Over the next month, we’ll be spotlighting big lessons from the Stry.us team. Up next: Jordan Hickey and the lessons he learned about not getting distracted in the face of so many great stories.
story by Jordan Hickey
published September 4, 2012
In the first Springfield-related article on the site, we wrote about everything that you could see upon arrival in Springfield. We wrote about the looming lemon-colored face of Homer Simpson, Bass Pro, cashew chicken, blue ribbons, red flags — we wrote about what was immediately apparent even to someone looking in for the first time. We wrote about Springfield as if it were a new culture in a Petri dish. It was a means of understanding the parts of this city that bubbled up to the surface before even attempting to dig further. And I think, considering how new we were to the area, it was acceptable for that time. To a certain extent, it made the place more of an abstraction comprising many parts more than a large cohesive whole. But you can only look at a place like that for so long.
Examining Springfield from a distance — relying on numbers and clichés and all of that — would have made the project a much different, and undoubtedly, I think the team would agree, less of a stress-inducing endeavor. I think they’d also agree that’s there no better way to guarantee the death of a news organization than complacency. We could have chased the obvious stories and the stereotypes that exist in the Ozarks.
If there’s one thing I’ve learned this summer, it’s to be aware that such temptations exist. And while the thing about the superficial is a bit of a extreme example — realistically, the idea of resting on our laurels immediately is difficult to imagine — it’s something that has appeared in subtler ways.
When I first arrived in Springfield, I heard plenty of stories, and many of those — arguably, some of the best ones — were not stories that originated from Springfield proper. They were just north of the city or just south. They were in the outlying communities. They were good stories, but they weren’t necessarily stories that had much bearing on Springfield. However, I still chased after a few of those because they fell within what Dan and I had established early on as our focus area: Anything within an hour’s drive was fair game.
The problem was that there were a lot of stories. And each drive down to Ozark or Branson or wherever yielded even more stories. Better stories. The next one was always just down the road. And eventually, one morning following what I suppose could be labeled a “story-induced bender,” I found myself contemplating a drive down to Gainesville. Two and a half hours away. I realized that I’d zoomed out enough that Springfield was only just part of the narrative. And that couldn’t be the case.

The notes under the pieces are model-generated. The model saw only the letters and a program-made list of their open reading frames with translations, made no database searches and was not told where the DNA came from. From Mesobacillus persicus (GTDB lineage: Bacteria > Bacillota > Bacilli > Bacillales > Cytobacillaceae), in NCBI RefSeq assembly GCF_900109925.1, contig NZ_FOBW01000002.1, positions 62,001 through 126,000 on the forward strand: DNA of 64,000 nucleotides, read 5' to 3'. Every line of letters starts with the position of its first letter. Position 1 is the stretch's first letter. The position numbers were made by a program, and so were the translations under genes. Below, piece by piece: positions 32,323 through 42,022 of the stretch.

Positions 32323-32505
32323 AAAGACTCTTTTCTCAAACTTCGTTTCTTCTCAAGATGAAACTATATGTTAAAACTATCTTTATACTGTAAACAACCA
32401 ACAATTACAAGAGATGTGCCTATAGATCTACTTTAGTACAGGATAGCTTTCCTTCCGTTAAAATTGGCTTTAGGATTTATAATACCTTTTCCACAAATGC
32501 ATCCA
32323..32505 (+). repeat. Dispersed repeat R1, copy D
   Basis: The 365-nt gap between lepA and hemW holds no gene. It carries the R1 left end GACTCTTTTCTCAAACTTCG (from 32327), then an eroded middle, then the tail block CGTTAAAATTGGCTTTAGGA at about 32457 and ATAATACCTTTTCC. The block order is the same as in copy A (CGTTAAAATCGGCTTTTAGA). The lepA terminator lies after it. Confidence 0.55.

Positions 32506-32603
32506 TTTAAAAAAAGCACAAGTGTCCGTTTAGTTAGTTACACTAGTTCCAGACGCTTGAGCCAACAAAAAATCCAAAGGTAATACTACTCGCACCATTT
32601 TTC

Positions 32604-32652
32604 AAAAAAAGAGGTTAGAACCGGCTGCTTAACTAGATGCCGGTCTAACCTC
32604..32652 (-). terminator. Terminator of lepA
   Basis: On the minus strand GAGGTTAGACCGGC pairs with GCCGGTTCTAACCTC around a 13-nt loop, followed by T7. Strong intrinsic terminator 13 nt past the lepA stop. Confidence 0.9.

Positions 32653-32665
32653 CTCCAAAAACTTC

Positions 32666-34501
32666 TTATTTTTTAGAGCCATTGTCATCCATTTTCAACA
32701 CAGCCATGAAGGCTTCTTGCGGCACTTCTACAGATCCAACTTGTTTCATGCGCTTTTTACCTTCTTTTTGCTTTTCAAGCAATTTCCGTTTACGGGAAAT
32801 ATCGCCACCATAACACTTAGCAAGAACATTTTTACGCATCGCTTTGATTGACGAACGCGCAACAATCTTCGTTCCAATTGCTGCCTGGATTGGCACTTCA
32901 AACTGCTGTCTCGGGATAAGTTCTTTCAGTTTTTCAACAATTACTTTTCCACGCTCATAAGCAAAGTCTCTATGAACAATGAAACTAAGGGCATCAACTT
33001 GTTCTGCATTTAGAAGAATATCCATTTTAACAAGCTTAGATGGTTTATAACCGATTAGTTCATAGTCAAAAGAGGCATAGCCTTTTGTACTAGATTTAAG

It’s true that there were plenty of stories from the outlying areas and beyond that practically fell into my lap. But what I realized after the Gainesville temptation was this: Odds are, there stories just as good, if not better, up in Springfield. They just required a bit more digging.
Anyway, two other lessons:
When you haven’t established something firm enough — or perhaps do the sorts of mental gymnastics necessary to rationalize a breach in the protocol just large enough to allow for that one story — that temptation to break away and do the “sexier” stories proves too much. And the thing is: There’s always going to be a better story just down the road. When you’re in Springfield, there’s one just to the south in Ozark. When you’re in Ozark, it’s Branson. In Branson, it’s something way down in Arkansas.
There are going to be times when it’s possible to have that sort of luxury, but in cases such as ours, sometimes you just have to dig a bit deeper for those stories; be a bit more patient, understand that they’re there and it’s just a matter of shifting enough of whatever’s covering it to the side before you can see it for what it is. If there’s one thing I’ve come to realize in the time I’ve spent in Springfield, it’s that there are stories everywhere. And — if you ask the Stry.us team — sometimes those stories just seemed fated to happen.
And another thing:
I told myself a while back that I could work anywhere as long as the opportunity to do good work presented itself. But if there’s one (other) thing that working in Springfield has made me realize, it’s that the work can only get you so far. It’s half of what’s necessary in making something awesome. The other half is people.
As I write this, what immediately floods back into memory are the nights. Late nights over Red Bull, coffee and gummy bears spent editing. Working literally all the time — 12-, 13-, 14-hour days. Talking theory and dropping names. Discussing ethics of Finkel and Lehrer, if there was anything that might redeem them and their careers. Talking about sportswriters. Feature writers. The state of journalism. And no one seemed to think this fanaticism was weird. (They probably did, but were just too polite to say it.)
If you surround yourself with people who are just as dedicated as you are, projects like Stry.us can work. The project worked because — and only because of people.
Thanks for reading this summer. I hope you enjoyed it as much as we did.